- A version labeled “1st draft” and “Circulated: 5/5/72.” This draft featured a list of only seventy-four “celebrated names,” and not one of them had been a Cincinnati Red.17
- A version labeled “2nd draft” and “Recirculated 5/25/72.” In this draft, there were twelve more baseball greats on the list, one of whom was Reds pitcher Eppa Rixey.18
- A copy of the final slip opinion, dated June 19, 1972, with two more names on the list: Jimmie Foxx and Moe Berg. The story of their addition is not relevant here, and is well told (as is the entire story of the Flood case) in Brad Snyder’s A Well-Paid Slave: Curt Flood’s Fight for Free Agency in Professional Sports.19
When they were opened to the public during the 1990s, the papers of Justices Marshall and William J. Brennan Jr. revealed Flood files that consistently matched the one in the Douglas papers. They included the same versions of Blackmun’s Flood opinion, and no more.20
But, while the “1st draft” and “2nd draft” of Blackmun’s Flood opinion in the files of Douglas, Brennan, and Marshall supported the anecdote about the addition of a Cincinnati Red, they undermined the Blackmun-versus-Marshall story about the addition of Paige, Robinson, and Campanella. The “1st draft” in the justices’ files already had all three of those names. All three men were still there in the “2nd draft,” and none of the twelve added celebrities was African American. And all three remained in the final slip opinion as well, accompanied by two more white additions, Foxx and Berg. That is, the three black baseball celebrities were there from the beginning, and no African Americans were added or subtracted thereafter. Moreover, the very labeling of the two drafts suggested that the version labeled “1st draft” was, indeed, the first circulated draft, because it had been “Circulated,” while the “2nd draft” had been “Recirculated.” If some other draft had been circulated prior to the “1st draft” then surely the “1st draft” would have been labeled “Recirculated” too. Furthermore, there was the word of Blackmun himself. He repeatedly acknowledged the provenance of the Rixey addition during his 1995 interviews with Professor Harold Koh for the Justice Harry A. Blackmun Oral History Project, and alluded to it in correspondence.21 But he consistently denied the Blackmun-versus-Marshall story in his correspondence (it did not come up during the oral-history interviews).22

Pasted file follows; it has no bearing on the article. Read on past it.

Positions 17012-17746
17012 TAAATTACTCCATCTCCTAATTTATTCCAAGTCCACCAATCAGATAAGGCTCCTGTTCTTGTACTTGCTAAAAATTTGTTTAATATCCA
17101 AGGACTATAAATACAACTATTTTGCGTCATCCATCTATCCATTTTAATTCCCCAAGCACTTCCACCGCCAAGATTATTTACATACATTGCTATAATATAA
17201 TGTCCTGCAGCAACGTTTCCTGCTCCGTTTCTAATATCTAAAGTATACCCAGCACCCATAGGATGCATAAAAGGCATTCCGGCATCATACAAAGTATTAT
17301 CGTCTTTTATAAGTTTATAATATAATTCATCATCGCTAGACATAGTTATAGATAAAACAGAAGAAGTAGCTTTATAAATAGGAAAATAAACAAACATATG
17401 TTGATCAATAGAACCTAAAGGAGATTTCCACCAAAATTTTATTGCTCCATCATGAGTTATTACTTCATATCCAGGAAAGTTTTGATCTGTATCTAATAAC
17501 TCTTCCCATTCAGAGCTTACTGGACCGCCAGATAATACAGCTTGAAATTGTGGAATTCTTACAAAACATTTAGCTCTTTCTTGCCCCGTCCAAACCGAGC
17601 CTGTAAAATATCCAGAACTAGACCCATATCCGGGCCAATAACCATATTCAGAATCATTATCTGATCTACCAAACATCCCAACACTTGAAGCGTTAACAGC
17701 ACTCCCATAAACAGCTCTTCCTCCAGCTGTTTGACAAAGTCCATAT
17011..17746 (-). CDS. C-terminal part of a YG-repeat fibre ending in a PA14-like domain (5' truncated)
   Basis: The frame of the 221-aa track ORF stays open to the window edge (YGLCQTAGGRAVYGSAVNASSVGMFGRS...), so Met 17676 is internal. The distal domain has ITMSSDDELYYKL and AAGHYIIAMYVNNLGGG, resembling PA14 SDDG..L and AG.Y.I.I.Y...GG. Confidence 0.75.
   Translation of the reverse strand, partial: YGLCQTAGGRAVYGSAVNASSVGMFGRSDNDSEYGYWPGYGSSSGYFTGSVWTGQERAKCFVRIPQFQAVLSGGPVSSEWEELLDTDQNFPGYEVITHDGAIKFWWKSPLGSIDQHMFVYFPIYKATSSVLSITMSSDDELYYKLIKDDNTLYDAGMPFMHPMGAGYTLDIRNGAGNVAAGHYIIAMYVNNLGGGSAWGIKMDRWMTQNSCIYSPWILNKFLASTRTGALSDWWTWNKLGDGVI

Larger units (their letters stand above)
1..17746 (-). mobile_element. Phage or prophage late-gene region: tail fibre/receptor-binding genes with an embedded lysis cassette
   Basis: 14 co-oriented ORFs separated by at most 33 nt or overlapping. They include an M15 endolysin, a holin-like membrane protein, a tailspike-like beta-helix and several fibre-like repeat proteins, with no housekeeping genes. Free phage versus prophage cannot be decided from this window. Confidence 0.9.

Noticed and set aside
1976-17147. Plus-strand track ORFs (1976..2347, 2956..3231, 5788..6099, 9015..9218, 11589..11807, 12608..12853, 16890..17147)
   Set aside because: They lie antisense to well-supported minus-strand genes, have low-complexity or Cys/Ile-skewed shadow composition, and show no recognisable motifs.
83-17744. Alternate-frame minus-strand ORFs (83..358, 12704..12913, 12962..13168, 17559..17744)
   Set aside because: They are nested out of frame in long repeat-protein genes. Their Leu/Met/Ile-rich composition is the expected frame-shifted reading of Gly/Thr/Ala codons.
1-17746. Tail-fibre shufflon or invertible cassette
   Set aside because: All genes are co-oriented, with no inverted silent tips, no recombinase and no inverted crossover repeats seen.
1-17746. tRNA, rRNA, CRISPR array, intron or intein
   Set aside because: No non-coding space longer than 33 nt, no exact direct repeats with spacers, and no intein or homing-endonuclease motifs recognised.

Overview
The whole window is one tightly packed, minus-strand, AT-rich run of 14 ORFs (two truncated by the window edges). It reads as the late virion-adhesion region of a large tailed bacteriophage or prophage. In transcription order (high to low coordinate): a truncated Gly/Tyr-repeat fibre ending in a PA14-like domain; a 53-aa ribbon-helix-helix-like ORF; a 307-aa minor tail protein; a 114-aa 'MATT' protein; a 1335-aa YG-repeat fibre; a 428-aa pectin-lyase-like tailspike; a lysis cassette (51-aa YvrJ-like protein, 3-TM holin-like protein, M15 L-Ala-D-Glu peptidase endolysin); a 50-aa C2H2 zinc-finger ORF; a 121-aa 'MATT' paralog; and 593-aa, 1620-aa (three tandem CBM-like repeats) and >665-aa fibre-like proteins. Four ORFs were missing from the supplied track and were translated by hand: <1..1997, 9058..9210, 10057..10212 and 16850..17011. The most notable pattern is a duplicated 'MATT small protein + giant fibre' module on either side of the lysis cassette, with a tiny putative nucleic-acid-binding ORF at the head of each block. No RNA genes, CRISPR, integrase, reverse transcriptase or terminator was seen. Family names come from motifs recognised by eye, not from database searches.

Confirming a positive is, however, not the same as proving a negative. Who knows, perhaps Blackmun did circulate some sort of preliminary draft before the “1st draft” in the justices’ files. Finding a needle (the added Cincinnati Red) in the proverbial haystack is one thing; proving there is no needle (the racially exclusive circulated draft) is quite another. In addition, there is good reason for the careful reader to discount Blackmun’s statements that there was no dispute with Marshall over African Americans on the list of “celebrated names.” Long experience teaches that some public figures sometimes resort to self-serving lapses of memory, artfully mendacious warping of the English language, or simple falsehood when recalling their foibles and mistakes or polishing their legacies. This is not to say that Blackmun lied when he denied the conflict with Marshall. Rather, it is to say that his word standing alone cannot serve in this context, no matter how honest he was in fact. Suffering that skepticism is a legacy for which he and all other public servants can thank prominent members of all three branches of the federal government who have given inaccurate accounts of their behavior only to have their misstatements discovered and disclosed, to the shame of the institution, if not the individual. And then there is the general imperfection of human memory that occasionally afflicts Supreme Court Justices just as it does the rest of us.23 There is also some specific cause to suspect Blackmun’s recall of matters relating to The Brethren. For example, in his oral history, he minimizes his own role as a source for The Brethren, saying “One of them did come in and talk to me a little. It was a very short interview.”24 In fact, Blackmun’s own records show that he met with Armstrong at least twice, and that he looked into and was impressed by Armstrong’s background and credentials.25 His appointment book for 1978 shows meetings with Armstrong on Thursday, July 6, at 2:30P.M., and Friday, September 15, at 3:00 P.M., and notes added to a June 30, 1978, memorandum show the same two meetings.26 Perhaps Blackmun misremembered the number of drafts he circulated in Flood, just as he misremembered the extent of his engagement as a source for The Brethren, including the number of times he met with Armstrong.
The Blackmun-versus-Marshall story is, however, more susceptible to proof or disproof than many of the stories in The Brethren, because the story stands or falls on the content of a document, not on the memory of a person, whether an anonymous source or a named Supreme Court justice.